Ten years ago today the fourth iteration of Geek Prom was held at Pizza Lucé. The G4 cable network sent the Attack of the Show crew to Duluth to capture all the excitement.
Having spent several hours at R.T. Quinlan’s Saloon on Sunday, I was reminded of the framed poster that used to hang outside the toilet stall in the men’s room, next to the urinal. I thought there was a good chance an image of it might be available on the Internet somewhere, but my searches for “classic bathtubs, breasts” yielded only distractions.
The re-siding job going on at the apartment building at 6301 Grand Ave. exposed this sign for Joseph A. Lundeen’s shoe shop. A quick search of city directories indicates Lundeen got his start with the Hartman Shoe Co. and by the mid-1920s went into business for himself in the Cormier Dry Goods building at 6227 Grand Ave. By 1950 he had moved across the avenue to the building shown above.
In a follow-up to the “Has a little of Uncle Harvey gone missing?” caper, the Duluth News Tribune reported on Sunday that a three-person team of St. Louis County Rescue Squad members, working with a remotely operated underwater vehicle, located the concrete column from Uncle Harvey’s Mausoleum largely intact on Saturday afternoon in about 9 feet of water. City Pages put together this edit of the underwater video.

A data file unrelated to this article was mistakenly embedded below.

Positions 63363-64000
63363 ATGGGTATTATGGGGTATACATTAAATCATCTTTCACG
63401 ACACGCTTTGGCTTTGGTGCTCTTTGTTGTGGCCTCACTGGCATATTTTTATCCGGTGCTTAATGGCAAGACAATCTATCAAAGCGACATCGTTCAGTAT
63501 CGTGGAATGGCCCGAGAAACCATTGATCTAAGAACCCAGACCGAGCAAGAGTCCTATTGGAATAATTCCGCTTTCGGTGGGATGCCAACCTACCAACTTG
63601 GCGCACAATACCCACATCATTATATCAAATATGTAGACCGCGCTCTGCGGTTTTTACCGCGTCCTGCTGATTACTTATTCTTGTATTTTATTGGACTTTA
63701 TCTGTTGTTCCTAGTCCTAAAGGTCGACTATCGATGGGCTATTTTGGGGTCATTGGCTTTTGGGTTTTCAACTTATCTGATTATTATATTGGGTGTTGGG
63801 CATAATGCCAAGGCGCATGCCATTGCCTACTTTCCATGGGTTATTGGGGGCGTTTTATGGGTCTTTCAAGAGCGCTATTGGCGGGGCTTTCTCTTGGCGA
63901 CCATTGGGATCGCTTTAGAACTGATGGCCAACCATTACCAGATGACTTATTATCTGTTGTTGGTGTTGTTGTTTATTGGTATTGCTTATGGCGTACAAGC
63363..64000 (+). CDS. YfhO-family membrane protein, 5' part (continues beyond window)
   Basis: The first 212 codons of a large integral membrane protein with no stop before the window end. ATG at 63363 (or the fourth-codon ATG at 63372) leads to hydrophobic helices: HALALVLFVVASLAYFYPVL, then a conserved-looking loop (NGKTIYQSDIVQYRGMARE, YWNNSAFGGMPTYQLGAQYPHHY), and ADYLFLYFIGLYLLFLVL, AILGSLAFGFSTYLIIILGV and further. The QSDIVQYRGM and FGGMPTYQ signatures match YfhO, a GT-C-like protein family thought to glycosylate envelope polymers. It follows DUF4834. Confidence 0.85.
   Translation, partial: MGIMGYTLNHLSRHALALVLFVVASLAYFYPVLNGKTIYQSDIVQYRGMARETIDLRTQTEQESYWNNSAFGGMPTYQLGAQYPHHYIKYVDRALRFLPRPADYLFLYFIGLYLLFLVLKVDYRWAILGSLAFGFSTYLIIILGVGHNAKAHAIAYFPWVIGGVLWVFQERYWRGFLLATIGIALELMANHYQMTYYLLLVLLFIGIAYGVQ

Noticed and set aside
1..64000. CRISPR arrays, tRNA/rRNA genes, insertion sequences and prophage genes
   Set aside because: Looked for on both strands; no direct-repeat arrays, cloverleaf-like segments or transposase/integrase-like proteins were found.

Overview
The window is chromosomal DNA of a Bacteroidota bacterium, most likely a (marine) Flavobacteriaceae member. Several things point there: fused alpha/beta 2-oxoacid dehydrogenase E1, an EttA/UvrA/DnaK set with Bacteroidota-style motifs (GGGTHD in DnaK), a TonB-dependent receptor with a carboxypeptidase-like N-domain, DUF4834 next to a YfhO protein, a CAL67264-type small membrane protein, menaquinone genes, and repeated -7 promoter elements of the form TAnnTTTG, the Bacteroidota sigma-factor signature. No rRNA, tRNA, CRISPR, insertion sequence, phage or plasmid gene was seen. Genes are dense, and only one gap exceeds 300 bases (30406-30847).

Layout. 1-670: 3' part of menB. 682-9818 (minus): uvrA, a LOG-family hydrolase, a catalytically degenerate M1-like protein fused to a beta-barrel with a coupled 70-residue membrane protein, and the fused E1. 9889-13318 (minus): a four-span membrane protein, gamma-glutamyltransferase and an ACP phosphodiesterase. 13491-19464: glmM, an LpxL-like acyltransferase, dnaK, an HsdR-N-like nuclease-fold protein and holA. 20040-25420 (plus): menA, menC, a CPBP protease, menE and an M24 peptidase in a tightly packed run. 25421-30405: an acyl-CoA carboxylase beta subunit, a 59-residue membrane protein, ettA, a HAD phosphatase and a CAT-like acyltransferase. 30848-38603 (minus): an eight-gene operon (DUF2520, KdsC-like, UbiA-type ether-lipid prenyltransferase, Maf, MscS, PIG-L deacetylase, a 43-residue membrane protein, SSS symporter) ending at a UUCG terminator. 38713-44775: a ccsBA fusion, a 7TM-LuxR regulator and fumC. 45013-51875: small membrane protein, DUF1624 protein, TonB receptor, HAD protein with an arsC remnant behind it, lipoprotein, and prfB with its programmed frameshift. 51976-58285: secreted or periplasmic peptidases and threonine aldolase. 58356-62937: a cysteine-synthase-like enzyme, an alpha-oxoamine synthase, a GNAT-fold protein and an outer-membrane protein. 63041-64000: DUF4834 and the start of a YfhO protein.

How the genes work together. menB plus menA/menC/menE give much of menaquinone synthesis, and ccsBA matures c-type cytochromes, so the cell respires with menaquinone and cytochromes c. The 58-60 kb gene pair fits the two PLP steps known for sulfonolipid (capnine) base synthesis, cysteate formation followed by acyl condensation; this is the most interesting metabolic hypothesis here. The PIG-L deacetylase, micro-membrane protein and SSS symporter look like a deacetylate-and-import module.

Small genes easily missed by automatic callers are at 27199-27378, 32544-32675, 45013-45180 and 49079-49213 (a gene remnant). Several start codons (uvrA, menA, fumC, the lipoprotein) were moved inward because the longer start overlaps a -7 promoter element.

Duluth’s first ore dock was built in 1893, just east of 34th Avenue West. The Duluth, Missabe and Northern Railway built several docks there for loading iron ore from the Iron Range for shipment to steel plants in the East. The first five docks were built of wood, which was gradually replaced by steel and concrete.
I’m back again with another mystery! Way back in October of 2006, I was exploring the topmost bit of overgrown sidewalk on Seventh Avenue West, (between Skyline and West Eighth Street). This walkway ran parallel to east side of the old Incline Railway, which pedestrians would have used as access for each stop along the way. At the top at West Eighth Street, where the sidewalk first begins, I happened to notice off to the side in the overgrowth, a large pile of of steel girders and wooden posts, located right about where the incline once stood.
I really enjoy rhetoric guy’s posts with details about a typical day in Duluth from his perspective. After spending a day in Nashville leading up to an evening of Duluth musicians performing on an iconic American stage, I couldn’t help thinking about sharing this profound experience in a similar way.